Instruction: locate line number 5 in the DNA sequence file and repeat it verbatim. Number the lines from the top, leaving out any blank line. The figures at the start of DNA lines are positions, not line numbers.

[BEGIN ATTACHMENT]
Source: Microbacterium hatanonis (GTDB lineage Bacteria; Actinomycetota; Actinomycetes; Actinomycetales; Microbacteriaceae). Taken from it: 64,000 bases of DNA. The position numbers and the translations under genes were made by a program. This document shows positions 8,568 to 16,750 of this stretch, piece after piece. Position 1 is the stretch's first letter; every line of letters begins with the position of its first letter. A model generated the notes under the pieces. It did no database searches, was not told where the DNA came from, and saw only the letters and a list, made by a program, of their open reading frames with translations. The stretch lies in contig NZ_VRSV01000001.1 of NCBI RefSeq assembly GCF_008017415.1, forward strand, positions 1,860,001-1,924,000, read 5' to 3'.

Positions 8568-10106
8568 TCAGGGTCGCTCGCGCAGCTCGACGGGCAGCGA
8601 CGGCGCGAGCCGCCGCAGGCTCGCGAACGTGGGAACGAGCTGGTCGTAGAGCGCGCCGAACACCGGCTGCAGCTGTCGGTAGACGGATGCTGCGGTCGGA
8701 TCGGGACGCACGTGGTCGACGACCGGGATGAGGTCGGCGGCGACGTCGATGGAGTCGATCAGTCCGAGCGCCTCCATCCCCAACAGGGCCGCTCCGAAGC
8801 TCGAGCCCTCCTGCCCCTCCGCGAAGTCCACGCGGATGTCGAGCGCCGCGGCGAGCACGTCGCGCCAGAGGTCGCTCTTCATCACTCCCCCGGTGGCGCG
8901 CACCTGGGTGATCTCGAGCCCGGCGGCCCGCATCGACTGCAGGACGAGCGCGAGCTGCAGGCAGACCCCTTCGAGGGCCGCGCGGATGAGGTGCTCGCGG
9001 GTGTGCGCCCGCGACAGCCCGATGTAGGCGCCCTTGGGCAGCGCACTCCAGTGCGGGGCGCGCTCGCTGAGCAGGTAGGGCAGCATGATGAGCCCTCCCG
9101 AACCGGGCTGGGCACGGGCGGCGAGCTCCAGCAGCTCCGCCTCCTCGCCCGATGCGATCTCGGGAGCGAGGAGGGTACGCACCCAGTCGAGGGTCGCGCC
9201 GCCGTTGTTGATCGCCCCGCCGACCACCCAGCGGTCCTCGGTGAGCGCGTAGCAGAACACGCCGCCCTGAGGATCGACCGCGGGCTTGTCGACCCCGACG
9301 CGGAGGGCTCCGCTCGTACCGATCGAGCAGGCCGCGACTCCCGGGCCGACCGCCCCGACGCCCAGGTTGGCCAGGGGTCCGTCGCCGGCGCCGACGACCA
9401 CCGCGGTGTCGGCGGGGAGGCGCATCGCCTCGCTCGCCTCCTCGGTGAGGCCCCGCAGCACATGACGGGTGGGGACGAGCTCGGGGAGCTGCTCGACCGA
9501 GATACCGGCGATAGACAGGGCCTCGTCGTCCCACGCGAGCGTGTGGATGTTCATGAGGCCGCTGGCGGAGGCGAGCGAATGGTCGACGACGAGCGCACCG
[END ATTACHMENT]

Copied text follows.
8701 TCGGGACGCACGTGGTCGACGACCGGGATGAGGTCGGCGGCGACGTCGATGGAGTCGATCAGTCCGAGCGCCTCCATCCCCAACAGGGCCGCTCCGAAGC